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Protecting crop health during herbicide applications
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Protecting crop health during herbicide applications

Oct 09, 2019

Not only does this approach lead to higher yields in a particular growing season, it will help ensure the viability of your operation (and your neighbour’s) for years to come.

Open field of Canola

Control and safety = Higher yield potential

Recent field trials examined the potential crop injury from spraying off-label on Roundup Ready® canola. The research confirmed that spraying canola above the recommended rates or outside the application window was costing farmers three bushels per acre or more in yield*.

More specifically, spraying off-label can result in the following yield-reducing crop conditions:

Chlorosis / yellowing

  • Earlier on in the crop cycle, you might notice chlorosis or yellowing of the crop. Although chlorosis might not appear uniformly across the field, there may be spots where it’s apparent and indicates damage.

Growth reduction

  • It’s tough to notice growth reduction if a check strip isn’t left to compare plant height, but often crop growth may be stunted as a result of off-label spraying.

Flower bleaching

  • As canola enters into the flowering stage, flowers may seem bleached and won’t have the rich, distinct yellow of canola. Similar to growth reduction, this may be hard to identify unless there is a check strip. If the colour of the flower looks less bright than some of your other fields, this is most likely due to spraying off-label.

It can sometimes be difficult to determine the exact cause of some of these crop conditions, which is why it’s a good idea to involve a trusted agronomist or farm advisor if you’re ever in doubt.

Best practices in applying glyphosate herbicide

While following the label’s application rates is the ideal way to keep your crop healthy, there are a few other best practices to get the most (and safest outcome) out of glyphosate.

  • Weeds should be actively growing. Plant growth stops below 5°C. Delay applications for at least 24 hours, preferably 48 hours, after temperatures near 0°C to allow plants to recover and begin growing again.
  • Use water volumes of five to 10 gallons/acre when water quality is good. Water volumes at the lower end of the range are recommended with hard water. Add ammonium sulphate to the water at 1% of total spray volume to reduce hard water antagonism. Find another water source for spraying glyphosate if hardness exceeds 40 grains/US gallon total hardness (700 ppm CaCO3 equivalent).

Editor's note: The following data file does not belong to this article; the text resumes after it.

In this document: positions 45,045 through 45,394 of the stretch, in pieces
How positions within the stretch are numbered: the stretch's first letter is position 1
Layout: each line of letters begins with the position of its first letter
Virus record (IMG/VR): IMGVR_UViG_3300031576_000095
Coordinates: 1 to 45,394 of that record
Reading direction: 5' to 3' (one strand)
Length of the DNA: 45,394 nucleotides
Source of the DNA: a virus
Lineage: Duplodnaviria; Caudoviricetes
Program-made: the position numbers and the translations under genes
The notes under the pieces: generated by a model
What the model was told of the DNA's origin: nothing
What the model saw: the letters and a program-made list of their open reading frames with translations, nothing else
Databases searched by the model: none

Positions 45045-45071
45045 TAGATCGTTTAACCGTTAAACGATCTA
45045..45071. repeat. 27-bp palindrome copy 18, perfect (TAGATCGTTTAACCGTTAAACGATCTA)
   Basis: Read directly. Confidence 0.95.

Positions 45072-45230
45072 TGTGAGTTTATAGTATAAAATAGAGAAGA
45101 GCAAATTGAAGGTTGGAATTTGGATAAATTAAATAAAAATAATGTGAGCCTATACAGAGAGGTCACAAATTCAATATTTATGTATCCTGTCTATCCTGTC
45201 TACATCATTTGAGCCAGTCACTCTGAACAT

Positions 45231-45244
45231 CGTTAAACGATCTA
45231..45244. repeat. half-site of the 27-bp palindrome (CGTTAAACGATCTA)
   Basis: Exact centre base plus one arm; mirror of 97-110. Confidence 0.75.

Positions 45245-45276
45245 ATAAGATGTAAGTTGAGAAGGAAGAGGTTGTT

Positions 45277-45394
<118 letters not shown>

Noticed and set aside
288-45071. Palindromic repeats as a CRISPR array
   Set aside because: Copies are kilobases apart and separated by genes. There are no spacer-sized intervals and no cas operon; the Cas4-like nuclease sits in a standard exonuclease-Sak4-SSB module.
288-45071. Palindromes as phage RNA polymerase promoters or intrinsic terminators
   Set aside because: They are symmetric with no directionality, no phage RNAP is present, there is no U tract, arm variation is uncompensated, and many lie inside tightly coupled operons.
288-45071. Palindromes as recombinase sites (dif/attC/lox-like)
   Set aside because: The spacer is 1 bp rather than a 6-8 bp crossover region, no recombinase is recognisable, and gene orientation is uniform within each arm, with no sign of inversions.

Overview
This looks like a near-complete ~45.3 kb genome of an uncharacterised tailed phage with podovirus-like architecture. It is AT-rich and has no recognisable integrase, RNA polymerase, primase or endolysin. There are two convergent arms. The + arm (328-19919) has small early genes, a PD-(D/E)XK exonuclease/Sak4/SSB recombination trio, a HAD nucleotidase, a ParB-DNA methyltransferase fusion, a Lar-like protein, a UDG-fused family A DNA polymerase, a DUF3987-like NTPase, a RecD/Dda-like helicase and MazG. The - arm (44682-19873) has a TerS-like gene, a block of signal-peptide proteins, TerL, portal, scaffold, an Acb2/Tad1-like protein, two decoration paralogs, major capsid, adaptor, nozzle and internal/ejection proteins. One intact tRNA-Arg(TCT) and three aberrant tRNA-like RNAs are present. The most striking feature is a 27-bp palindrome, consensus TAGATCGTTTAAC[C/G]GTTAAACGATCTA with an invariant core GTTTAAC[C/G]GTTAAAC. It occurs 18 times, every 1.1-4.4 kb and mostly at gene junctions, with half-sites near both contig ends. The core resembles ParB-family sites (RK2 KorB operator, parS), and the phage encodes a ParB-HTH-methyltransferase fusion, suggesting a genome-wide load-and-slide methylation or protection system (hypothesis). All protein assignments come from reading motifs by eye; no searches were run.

• Attack weeds early. Smaller weeds are easier to control. Make every effort to control species at the one to three-leaf stage.
  • Sunny, warm and humid are optimum conditions for top performance. This includes warm temperatures through the night.
  • Avoid travel speeds during spraying that create large amounts of dust. Clark Brenzil, provincial specialist in weed management with Saskatchewan Ministry of Agriculture, recommends that if dusty conditions can’t be avoided, spray from downwind to upwind to minimize the dust deposition on unsprayed leaves.

The next generation of canola

When developing TruFlex™ canola with Roundup Ready® Technology, the first new canola system in over 20 years, crop safety was a top priority. TruFlex combines new genetics with advances in trait technology for better weed control and crop safety compared to Roundup Ready canola.

TruFlex canola gives farmers the option to apply Roundup WeatherMAX® herbicide in-crop at 0.67 L/ac. for two applications or 1.33 L/ac. for a single application. That means you can choose the ideal rate for the unique weed issues on your farm and have the flexibility to deal with any weather or equipment challenges that arise.

By removing weeds early, you’ll give your TruFlex canola crop the best opportunity to reach its maximum yield potential and help ensure the overall health and safety of the field. And with the TruFlex system, you’ll be able to control a broader spectrum of weeds than was possible with Roundup Ready canola – further enhancing your operation’s weed management plan.


To learn more about canola’s next generation, visit




Monsanto Technology Development Trials – 2009-2012